My youngest son came back from the army ending any explainations with “you know what I mean?”, but it wasn’t every sentence and after about a year of mocking, we broke him of the habit. He tended to do it whenever he wanted and ‘uh-huh’ from us in the conversation.

SUN, you have my sympathy for having to work with a stream of ‘and that.’

Yeesh. A former cow-orker used to end every single sentence with the most obnoxiously delivered, “or something!”. It didn’t even always make sense, but he just had to add it on to the end of his sentences.

Cow-orker: “Geez, that guy was so crabby he had a poker up his ass, or something!”

Or,

“We’re supposed to have these done by five? That’s like, impossible, or something!”

GAAAH!

I considered commenting at the going-away party my really cool boss threw for me how relieved I would be never to have to hear cow-orker say, “or something!” again, but thought better of it. :slight_smile:

I guess an ingrained speech pattern.

I operate on the assumption that this is the reason the in-laws always refer to DH and me as “DH and them.”

Or I’ve grown a second head that only they can see.

My husband has an uncle that says ‘hell’ after every statement. He has a strong Southern accent, and he sort of says the “hell” part as a quiet complaint. I mean, he always says it as if he is unhappy about something, even if it is mundane stuff, which it usually is.

“Shut that door…hell.”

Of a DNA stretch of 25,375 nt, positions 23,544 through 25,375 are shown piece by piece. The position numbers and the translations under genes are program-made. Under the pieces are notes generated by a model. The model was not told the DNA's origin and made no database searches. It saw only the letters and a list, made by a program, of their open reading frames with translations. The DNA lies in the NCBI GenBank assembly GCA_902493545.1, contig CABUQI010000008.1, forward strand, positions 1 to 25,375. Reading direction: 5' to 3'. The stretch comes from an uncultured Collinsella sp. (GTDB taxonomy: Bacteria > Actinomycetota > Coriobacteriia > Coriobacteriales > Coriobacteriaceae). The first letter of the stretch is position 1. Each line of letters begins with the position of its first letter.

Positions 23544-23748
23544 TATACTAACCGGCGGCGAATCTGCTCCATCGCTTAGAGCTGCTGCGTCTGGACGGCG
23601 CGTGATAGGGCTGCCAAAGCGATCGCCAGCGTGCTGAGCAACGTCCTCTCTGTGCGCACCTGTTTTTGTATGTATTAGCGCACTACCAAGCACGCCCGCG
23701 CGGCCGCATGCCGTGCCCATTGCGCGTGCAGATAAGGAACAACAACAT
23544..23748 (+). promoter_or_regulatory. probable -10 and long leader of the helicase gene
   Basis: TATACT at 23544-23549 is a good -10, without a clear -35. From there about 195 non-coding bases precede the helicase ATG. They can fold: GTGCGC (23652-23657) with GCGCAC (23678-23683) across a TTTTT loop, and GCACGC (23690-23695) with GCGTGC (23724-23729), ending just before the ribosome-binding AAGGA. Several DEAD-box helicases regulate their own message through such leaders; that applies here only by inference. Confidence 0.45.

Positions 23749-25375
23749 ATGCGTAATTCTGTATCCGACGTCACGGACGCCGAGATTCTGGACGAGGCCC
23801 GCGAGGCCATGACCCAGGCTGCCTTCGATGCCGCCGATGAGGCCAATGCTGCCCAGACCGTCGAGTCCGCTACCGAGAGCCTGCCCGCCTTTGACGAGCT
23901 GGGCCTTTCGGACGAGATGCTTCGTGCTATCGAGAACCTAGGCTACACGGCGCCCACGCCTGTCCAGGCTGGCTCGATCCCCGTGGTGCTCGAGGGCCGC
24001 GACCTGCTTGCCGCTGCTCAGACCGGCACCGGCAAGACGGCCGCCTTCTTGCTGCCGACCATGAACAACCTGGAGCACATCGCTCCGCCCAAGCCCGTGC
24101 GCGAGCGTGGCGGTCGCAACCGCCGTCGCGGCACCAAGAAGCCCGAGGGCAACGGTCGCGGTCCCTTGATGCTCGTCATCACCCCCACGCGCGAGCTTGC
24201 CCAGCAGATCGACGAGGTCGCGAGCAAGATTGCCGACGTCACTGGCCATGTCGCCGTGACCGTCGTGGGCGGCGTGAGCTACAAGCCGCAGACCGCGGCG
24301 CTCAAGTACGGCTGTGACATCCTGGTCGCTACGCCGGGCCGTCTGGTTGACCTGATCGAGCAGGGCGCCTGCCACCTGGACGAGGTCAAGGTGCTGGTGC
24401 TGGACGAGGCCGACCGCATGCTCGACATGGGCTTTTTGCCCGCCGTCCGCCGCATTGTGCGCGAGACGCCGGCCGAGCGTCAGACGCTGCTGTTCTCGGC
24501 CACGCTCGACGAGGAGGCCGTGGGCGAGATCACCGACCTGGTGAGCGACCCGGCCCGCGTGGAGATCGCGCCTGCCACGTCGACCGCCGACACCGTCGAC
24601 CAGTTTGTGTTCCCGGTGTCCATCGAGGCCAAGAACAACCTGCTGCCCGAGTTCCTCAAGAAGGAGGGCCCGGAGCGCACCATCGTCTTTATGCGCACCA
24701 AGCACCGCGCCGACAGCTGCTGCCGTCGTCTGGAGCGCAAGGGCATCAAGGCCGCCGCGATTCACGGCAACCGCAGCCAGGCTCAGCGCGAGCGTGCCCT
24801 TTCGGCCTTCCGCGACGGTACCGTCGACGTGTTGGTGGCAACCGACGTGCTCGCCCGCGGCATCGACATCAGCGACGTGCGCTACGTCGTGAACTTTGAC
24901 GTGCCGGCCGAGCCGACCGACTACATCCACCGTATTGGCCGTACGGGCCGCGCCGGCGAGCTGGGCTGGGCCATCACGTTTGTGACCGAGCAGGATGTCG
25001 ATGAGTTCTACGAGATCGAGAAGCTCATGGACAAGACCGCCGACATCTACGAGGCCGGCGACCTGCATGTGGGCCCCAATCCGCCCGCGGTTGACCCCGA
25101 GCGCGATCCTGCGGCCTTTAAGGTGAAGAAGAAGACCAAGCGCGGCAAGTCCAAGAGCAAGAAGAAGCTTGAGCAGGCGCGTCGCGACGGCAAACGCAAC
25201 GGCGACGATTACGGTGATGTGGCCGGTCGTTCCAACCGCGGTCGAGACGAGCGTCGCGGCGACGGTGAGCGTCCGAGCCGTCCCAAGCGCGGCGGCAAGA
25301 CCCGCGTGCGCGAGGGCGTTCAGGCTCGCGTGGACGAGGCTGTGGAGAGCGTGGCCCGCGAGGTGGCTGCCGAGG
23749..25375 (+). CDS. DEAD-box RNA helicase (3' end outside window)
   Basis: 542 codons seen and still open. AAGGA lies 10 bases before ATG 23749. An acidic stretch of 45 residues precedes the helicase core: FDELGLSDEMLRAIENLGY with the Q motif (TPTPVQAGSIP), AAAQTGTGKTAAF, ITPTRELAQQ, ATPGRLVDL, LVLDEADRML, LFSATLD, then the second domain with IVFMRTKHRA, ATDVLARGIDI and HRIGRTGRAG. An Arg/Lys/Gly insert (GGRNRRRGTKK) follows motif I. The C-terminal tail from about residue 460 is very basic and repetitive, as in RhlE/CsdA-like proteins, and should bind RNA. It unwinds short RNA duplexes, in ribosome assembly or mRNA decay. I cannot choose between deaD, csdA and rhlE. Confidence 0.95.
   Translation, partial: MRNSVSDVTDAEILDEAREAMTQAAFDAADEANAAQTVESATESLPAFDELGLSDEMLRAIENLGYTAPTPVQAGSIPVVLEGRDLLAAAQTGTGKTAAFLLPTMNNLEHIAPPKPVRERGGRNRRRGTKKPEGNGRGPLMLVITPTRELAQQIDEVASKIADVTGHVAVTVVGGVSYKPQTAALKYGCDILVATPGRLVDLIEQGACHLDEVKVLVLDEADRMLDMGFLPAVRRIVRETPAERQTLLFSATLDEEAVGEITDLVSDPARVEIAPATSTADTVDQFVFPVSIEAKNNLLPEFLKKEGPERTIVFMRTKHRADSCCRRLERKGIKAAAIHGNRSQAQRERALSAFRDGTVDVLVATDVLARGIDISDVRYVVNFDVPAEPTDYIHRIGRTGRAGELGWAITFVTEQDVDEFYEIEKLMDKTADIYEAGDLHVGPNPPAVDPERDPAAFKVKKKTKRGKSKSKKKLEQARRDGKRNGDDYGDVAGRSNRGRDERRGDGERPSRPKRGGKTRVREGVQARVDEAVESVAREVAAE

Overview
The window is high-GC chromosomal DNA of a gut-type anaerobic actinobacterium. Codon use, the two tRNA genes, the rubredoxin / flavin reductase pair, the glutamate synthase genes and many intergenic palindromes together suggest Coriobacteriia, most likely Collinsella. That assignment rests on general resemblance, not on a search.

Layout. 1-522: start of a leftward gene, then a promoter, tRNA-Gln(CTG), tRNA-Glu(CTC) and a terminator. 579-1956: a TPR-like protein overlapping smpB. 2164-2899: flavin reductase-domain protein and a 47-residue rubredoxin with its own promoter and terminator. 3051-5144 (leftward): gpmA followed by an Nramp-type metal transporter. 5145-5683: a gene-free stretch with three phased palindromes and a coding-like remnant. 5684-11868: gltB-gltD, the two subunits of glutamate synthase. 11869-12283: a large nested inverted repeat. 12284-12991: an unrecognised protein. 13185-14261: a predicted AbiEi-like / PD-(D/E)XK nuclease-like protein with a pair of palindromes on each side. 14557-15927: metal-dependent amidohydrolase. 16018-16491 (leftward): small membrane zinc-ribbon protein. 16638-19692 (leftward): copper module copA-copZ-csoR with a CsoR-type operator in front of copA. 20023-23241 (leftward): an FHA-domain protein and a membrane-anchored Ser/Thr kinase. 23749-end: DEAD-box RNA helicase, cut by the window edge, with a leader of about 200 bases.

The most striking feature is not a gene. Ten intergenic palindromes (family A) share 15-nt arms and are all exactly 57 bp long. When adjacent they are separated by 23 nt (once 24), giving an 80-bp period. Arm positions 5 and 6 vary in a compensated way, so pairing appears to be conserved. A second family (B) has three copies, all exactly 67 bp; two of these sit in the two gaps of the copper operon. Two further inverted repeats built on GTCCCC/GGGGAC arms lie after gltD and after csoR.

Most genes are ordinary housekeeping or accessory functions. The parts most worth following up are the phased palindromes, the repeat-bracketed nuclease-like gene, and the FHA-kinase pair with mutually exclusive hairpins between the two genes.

“Go tell them kids I said it’s time to come in the house…hell”
“I’m flat broke…hell”
“pass me them there peas, hell”

Is this woman from Pittsburgh, by any chance 'n 'at?

Substitute the words “right there” for “and that” and you have one of my former clients. You can barely focus on the conversation for waiting for the next interjection.

Not that I am aware of but her parents might have been. I know her mother is passed and her father is retired fireman but other than that I don’t know if her parents were born in Ohio or not.

She is a really nice person. She does have a grating laugh though and she has the habit of calling other woman “dolly”.

I guess it is just a habit.

I think it’s an unconscious habit. Most people don’t realize they use those phrases, so they have no idea how they sound to others.

Y’know?

ducks and runs

My MIL has an odd (to me) habit. She prefaces everything she says with the word “no” (or “know” - it’s hard to say). So, it’s “No I like rare steaks” and “No the dogs were howling at the mailman”. She’s not contradicting or correcting, and there’s no verbal pause, it’s just a sound that comes out at the front of everything she says. It’s like the “No” is an announcement that she’s about to say something, kinda like Uh or Um.
She also pronounces the word “very” to rhyme with “worry”. Vurry vurry different; I assume it’s a regionalism she picked up somewhere. Er, somewhurr.

Maybe they think you’re a giant ant.

My Auntie peppers every sentence with at least one “No”, which for her is “You know”.
"So, no, that new grocery store, no? I went there yesterday, no. The prices, no, are not so great, no. "

The Kid is a “like” fanatic. Same sentence in The Kid-speak:
“Okay, so, like, yanno that, like, new grocery or like whatever store? Okay, like, we went there, like yesterday. And, like, they were way like expensive”

When she over “likes” I start doing it back at her in ValSpeak. She quits real fast.